At a meeting Thursday called by the Erie County Legislature to evaluate the county's efforts to battle drug addiction, two health professionals called for the proposed methadone clinic in Amherst to be embraced by the community, rather than pushed away.
Anne Constantino is president of Horizon Health Services, a mental health and substance use treatment provider in Western New York. At the meeting, she called medication assisted treatments like methadone, Suboxone and others "the gold standard in treating people with opioid addiction".
And when asked by legislators how to expand those services if they're proving to be effective, she criticized the public opposition to a Catholic Health clinic that is relocating in Amherst.
Sisters of Charity Hospital is relocating its STAR Amherst outpatient chemical dependency treatment program from 3730 Sheridan Drive to 910 Millersport Highway. The new center will be named Sisters Amherst Health Center.
"Can we talk about how we don't [increase treatments]?" Constantino asked. "We don't stand in the way of a reputable provider like Catholic Health trying to open up in Amherst."
Benjamin Swanekamp from the Erie County Department of Health echoed the sentiment and said there's an undeserved stigma associated with methadone clinics."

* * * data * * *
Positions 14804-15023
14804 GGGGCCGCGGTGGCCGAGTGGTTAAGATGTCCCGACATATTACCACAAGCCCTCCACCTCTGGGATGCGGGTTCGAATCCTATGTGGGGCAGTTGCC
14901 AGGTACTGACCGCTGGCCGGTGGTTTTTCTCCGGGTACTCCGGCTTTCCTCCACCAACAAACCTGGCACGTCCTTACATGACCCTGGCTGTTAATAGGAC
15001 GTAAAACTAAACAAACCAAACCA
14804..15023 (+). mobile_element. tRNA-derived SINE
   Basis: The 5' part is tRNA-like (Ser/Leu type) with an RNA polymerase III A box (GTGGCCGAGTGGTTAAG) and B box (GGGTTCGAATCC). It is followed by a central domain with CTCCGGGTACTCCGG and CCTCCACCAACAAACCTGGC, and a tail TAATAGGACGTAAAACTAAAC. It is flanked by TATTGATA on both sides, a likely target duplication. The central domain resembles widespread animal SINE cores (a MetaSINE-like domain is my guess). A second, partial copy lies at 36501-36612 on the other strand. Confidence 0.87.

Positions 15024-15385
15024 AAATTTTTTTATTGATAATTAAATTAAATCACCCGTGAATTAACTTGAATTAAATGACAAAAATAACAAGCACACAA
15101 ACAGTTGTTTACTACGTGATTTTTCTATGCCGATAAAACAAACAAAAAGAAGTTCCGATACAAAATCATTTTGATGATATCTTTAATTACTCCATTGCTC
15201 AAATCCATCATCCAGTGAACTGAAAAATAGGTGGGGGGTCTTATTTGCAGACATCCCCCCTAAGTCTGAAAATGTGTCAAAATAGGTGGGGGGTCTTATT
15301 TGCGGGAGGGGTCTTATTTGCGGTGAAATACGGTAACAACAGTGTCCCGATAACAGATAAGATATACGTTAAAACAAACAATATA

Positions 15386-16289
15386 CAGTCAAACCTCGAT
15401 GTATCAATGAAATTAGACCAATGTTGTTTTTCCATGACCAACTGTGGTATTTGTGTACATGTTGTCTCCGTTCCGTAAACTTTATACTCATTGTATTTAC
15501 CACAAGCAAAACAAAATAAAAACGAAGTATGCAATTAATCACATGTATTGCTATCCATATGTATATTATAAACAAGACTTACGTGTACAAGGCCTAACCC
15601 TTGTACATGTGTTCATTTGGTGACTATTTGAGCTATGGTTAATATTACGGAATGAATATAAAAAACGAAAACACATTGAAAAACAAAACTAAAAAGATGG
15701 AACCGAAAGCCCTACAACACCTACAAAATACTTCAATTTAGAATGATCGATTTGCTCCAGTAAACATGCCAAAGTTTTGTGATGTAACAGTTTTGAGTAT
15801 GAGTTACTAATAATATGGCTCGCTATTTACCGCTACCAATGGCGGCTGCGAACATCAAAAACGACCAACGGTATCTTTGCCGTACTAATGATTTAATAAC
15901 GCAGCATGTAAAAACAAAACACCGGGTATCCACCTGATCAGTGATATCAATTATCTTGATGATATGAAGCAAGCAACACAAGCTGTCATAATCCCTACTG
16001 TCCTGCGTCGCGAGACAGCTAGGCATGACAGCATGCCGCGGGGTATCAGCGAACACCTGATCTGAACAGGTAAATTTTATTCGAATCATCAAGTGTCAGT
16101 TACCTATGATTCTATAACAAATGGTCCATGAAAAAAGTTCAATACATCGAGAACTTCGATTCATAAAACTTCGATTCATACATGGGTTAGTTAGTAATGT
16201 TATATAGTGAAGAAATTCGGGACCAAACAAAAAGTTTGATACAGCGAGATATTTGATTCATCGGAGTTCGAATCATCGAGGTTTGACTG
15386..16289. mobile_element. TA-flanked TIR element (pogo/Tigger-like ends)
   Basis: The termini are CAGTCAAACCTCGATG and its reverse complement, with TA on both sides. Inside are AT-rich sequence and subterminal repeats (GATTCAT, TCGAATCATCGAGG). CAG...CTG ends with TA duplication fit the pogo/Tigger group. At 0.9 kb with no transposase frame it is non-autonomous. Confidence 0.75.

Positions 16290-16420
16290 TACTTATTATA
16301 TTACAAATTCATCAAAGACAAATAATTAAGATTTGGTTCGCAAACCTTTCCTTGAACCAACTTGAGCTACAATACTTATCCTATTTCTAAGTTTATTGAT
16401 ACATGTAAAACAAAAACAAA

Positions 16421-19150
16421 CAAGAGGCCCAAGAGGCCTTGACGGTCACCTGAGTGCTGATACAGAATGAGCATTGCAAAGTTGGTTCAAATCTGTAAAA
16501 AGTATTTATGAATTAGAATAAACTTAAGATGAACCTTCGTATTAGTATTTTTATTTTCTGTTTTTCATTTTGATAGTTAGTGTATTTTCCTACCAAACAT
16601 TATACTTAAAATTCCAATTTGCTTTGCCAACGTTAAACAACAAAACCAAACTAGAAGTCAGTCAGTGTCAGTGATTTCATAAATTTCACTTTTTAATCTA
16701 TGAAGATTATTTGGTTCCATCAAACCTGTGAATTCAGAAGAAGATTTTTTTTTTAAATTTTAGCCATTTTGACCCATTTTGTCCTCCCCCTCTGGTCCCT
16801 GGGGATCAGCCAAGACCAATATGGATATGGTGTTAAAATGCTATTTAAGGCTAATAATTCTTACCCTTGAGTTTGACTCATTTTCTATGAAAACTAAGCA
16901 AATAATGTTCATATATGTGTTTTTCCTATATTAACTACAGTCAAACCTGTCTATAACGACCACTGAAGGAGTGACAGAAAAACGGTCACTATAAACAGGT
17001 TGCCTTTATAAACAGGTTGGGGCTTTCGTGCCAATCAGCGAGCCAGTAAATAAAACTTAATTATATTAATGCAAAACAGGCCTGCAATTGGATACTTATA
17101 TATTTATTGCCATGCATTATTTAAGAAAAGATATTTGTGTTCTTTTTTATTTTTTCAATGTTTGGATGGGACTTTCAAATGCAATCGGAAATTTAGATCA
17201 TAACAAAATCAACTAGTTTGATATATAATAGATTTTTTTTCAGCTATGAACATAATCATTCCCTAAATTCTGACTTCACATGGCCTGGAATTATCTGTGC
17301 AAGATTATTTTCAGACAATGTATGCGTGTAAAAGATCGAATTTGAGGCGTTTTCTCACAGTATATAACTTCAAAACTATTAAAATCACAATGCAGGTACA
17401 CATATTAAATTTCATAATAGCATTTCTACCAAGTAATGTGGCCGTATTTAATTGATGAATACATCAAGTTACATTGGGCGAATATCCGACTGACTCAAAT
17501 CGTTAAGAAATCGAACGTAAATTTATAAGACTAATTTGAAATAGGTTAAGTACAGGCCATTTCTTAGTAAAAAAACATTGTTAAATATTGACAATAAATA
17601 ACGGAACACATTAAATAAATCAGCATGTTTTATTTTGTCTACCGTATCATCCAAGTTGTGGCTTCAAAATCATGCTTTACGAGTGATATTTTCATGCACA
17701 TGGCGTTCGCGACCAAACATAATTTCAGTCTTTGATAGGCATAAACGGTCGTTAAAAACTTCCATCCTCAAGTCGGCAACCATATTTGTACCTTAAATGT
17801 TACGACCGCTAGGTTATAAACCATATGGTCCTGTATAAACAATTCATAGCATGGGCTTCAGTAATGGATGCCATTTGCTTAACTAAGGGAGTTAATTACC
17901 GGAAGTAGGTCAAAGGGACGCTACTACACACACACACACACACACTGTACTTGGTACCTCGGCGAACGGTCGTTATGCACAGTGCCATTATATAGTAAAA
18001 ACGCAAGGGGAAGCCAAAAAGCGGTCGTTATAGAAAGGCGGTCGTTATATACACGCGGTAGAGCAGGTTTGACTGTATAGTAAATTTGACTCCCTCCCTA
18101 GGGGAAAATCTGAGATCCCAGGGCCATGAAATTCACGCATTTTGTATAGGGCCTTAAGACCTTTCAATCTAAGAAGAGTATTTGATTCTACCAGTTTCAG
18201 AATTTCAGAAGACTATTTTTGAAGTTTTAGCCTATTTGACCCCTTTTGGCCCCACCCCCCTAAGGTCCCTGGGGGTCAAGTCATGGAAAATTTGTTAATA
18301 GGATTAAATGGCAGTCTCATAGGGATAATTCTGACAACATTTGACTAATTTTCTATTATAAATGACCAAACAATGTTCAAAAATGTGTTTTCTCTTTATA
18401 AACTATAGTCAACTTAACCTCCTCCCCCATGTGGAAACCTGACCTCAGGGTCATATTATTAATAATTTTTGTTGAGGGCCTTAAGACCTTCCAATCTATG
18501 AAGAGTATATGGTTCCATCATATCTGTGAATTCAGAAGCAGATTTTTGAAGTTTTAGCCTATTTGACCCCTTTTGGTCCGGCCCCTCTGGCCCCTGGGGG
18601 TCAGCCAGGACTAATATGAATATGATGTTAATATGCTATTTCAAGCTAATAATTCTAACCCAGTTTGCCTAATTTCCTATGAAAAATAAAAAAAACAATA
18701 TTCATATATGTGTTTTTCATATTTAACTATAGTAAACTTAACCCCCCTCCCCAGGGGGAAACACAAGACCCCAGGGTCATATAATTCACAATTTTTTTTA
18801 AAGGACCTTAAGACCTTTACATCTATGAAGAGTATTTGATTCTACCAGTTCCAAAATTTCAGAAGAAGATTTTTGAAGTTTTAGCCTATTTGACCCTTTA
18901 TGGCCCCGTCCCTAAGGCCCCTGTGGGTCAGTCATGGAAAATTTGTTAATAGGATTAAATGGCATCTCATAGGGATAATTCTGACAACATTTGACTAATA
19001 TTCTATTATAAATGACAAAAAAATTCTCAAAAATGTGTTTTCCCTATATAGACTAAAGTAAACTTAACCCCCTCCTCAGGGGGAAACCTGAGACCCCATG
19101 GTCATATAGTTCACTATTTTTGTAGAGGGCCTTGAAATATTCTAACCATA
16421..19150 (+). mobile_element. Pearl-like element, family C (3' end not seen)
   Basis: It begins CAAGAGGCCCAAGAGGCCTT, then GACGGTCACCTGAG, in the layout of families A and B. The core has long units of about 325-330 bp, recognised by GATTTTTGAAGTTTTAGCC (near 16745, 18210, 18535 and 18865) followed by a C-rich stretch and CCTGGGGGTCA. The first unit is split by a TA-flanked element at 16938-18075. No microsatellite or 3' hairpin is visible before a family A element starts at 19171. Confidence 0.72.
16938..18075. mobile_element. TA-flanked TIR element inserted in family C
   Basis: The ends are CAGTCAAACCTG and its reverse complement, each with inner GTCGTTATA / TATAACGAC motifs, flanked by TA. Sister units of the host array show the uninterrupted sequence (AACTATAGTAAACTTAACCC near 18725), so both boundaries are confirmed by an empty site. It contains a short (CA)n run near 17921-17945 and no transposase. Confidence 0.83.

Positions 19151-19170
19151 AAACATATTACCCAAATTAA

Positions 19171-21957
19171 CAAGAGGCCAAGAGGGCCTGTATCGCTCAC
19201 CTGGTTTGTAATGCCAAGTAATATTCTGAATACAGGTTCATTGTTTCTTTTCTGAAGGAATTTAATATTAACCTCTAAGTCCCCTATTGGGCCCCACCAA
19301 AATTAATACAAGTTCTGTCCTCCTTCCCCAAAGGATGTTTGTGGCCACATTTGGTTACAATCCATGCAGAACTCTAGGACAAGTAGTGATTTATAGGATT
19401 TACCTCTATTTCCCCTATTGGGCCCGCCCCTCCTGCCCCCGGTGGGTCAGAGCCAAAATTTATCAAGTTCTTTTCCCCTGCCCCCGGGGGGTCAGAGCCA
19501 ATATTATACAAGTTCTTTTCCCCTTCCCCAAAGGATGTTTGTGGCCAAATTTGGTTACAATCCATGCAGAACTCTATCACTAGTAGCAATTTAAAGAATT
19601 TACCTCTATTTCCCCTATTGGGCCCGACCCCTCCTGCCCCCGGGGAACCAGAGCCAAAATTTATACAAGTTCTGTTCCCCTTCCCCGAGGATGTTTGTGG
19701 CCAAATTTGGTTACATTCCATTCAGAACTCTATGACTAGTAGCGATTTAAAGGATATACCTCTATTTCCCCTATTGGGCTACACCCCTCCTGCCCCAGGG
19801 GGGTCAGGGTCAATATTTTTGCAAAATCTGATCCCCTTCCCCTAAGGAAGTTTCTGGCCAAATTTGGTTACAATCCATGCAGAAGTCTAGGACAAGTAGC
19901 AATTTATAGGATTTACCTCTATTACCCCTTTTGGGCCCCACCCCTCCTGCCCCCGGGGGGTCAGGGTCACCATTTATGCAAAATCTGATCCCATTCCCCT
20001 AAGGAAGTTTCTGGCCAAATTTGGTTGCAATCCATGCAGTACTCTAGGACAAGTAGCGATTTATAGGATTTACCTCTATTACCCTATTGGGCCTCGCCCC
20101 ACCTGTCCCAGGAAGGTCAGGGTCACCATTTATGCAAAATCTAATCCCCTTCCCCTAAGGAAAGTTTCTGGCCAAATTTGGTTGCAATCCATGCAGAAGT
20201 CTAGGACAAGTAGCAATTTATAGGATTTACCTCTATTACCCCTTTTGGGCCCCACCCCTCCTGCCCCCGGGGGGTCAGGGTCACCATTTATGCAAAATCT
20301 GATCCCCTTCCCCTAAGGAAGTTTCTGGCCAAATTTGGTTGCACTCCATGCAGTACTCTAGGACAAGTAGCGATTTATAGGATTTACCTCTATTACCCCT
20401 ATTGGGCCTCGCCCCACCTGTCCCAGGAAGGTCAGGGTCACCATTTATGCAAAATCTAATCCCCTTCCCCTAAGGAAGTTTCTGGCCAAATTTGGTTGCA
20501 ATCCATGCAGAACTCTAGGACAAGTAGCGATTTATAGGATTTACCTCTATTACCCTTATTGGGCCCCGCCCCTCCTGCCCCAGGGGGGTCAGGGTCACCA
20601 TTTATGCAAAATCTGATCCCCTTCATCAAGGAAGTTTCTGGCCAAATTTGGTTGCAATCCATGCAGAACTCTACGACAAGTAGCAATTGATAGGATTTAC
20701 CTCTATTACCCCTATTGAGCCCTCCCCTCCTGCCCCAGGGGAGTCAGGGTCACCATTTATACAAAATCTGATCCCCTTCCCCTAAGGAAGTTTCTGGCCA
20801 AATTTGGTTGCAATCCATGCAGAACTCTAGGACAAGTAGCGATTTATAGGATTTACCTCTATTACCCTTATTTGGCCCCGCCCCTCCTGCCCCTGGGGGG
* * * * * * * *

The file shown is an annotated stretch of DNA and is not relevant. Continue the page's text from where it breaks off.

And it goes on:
"Methadone is a scary word," he said Thursday at the Erie County Legislature meeting. "It's totally changed from the way it used to be. These clinics operate in very tight 15-minute windows. Patients are in and out. They're clean. They're well-maintained. It's not that different from a regular doctor's office."
Amherst Town Supervisor Barry Weinstein still doesn't want to see the clinic located in that neighborhood and wants to see Catholic Health expand at its current location.
"I think the location is very important," he said. "I think the services are certainly necessary but you really shouldn't have this adjacent to a residential neighborhood."
The town is looking at a proposal to amend the zoning code which could prevent future clinics from opening in residential neighborhoods. That will happen at a special session of the Town Board on Monday, April 24.
Catholic Health has not commented on the controversy, but plans to speak with concerned neighbors on Tuesday, May 2.